This became doubly true when the demo’s boss, Bebop, showed his ugly face. The purple maned, gigantic warthog is no slouch. Wielding a sack of explosives, a huge chainsaw, incredible speed, and overwhelming physical power, the Ninja Turtles had to face off against him in a relatively small vault. He just couldn’t be faced one-on-one with his seven health bars. Taking turns diving in for some cheap shots and backing out right before he swung one of his meaty arms turned the encounter into a well-choreographed dance that included myself and my teammates.
Lending itself to the balance of teamwork were those ultimate specials we mentioned before. While they aren’t expressly called “ultimate” in the game, putting them to use sure made them feel that way. Two great examples were Leonardo’s Turtle Time ability and Michelangelo’s Pom Pom Dance. The slowing of time switched enemies into an almost molasses-like state as they slowly continued their onslaught, allowing the turtles to deal a ton of damage while it lasted. Mikey’s special, however, did nothing to adversaries, but that didn’t make it any less useful (in fact it may be the most useful of them all). Once the Pom Poms are out, everyone’s special abilities are recharged allowing for back-to-back beatdowns against powerful foes.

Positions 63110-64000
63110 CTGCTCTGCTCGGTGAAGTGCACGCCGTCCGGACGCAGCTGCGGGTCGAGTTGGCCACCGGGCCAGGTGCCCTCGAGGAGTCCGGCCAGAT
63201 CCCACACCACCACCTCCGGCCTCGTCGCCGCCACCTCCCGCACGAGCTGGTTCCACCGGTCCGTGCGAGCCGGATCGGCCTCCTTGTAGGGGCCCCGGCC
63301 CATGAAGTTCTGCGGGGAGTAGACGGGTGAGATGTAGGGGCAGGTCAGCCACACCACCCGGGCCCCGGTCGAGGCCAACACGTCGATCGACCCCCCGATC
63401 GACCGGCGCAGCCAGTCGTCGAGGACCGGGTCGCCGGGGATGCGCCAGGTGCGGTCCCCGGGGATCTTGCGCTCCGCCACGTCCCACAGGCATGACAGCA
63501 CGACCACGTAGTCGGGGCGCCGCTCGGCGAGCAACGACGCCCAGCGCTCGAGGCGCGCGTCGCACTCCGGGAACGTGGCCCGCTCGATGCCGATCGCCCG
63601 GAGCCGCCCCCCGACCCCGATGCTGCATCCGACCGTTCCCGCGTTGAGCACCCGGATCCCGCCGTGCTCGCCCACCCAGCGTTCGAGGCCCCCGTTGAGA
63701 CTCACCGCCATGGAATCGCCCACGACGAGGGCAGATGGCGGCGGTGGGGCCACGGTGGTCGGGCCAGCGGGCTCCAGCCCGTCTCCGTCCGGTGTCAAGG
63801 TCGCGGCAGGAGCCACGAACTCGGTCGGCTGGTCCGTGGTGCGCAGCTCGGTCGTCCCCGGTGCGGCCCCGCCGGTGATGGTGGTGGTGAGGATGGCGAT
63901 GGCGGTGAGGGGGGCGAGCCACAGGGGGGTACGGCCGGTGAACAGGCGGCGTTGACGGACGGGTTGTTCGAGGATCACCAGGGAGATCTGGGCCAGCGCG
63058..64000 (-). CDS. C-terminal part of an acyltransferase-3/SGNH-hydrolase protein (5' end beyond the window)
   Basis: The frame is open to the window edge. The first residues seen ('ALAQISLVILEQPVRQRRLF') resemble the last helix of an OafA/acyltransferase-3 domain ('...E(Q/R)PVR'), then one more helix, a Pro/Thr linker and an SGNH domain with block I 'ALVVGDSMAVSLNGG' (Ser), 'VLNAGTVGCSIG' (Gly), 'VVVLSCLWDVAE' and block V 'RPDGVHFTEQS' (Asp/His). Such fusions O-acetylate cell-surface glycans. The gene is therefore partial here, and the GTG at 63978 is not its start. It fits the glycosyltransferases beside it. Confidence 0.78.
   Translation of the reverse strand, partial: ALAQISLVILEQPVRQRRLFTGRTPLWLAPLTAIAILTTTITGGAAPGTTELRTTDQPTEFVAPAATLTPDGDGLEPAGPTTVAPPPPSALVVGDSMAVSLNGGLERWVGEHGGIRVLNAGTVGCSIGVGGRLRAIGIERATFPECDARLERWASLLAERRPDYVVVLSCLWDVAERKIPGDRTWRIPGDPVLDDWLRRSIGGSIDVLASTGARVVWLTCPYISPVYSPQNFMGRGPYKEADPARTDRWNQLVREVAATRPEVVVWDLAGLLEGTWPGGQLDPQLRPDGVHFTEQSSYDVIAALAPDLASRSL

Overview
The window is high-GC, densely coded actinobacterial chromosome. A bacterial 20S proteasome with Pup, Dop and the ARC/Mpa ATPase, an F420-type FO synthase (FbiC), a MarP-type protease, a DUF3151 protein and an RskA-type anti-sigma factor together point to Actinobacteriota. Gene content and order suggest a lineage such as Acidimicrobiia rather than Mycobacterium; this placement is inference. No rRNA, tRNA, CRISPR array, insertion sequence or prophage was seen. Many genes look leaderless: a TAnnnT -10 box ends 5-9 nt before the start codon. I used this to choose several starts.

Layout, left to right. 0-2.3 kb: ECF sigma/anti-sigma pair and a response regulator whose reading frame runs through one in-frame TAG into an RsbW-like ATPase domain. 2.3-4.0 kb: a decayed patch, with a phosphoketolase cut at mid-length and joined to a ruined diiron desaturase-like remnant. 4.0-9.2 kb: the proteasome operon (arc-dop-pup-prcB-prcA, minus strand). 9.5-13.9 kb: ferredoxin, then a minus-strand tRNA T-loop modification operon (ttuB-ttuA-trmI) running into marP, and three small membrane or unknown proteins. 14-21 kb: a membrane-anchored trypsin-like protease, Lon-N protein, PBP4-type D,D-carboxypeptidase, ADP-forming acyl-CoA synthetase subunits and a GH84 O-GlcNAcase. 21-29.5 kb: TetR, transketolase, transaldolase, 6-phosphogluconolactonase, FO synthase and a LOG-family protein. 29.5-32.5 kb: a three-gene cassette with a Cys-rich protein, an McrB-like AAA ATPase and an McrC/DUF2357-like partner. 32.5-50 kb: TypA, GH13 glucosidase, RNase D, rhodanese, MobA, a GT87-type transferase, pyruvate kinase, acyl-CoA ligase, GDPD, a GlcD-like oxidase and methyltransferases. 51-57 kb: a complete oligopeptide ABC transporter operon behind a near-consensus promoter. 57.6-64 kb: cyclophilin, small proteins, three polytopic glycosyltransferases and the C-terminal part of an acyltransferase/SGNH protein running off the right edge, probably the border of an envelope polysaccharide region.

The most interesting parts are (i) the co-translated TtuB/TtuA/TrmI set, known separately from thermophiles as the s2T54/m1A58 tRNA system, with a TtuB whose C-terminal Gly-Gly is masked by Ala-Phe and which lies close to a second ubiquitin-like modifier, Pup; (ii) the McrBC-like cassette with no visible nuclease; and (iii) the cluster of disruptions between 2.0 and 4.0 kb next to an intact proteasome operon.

In order to make things a bit more manageable outside of special abilities, a useful mechanic was introduced: items. As I played through the demo, completing actions earned me Battle Points (BP). Looking around, I was able to locate a manhole cover I could enter which brought me to Master Splinter’s shop. For sale were mines, turrets, healing items, and more that could provide an edge in combat.
These were key against the boss we went up against, but were also quite useful in the game’s regular level, which was pretty impressive itself. Each level will consist of a large, open area that players can explore as they look for useful items and complete random events. The events were made random to enhance replayability. Nobody wants to constantly repeat a level (no matter how fun it is) if they are forced to do the same thing time and time again. So the “life” thrown into the city is a good touch.
Moving about is as fun as you’d expect from the Teenage Mutant Ninja Turtles as well. You can run, double jump, glide, climb, and grind on wires and railings. The fast pace of movement mixed with the blistering speed of combos helps to keep you in the action as you move about, ensuring that there’s never a dull moment.
TMNT: Mutants in Manhattan is shaping up to be not only a great licensed game, but a great Platinum Games game. It has just the right balance of intense combos, stylish visuals, and lovable humor that fans of the series as well as the studio will appreciate. The only question that remains is how many pizzas can the gang eat before the game’s May 24 release date?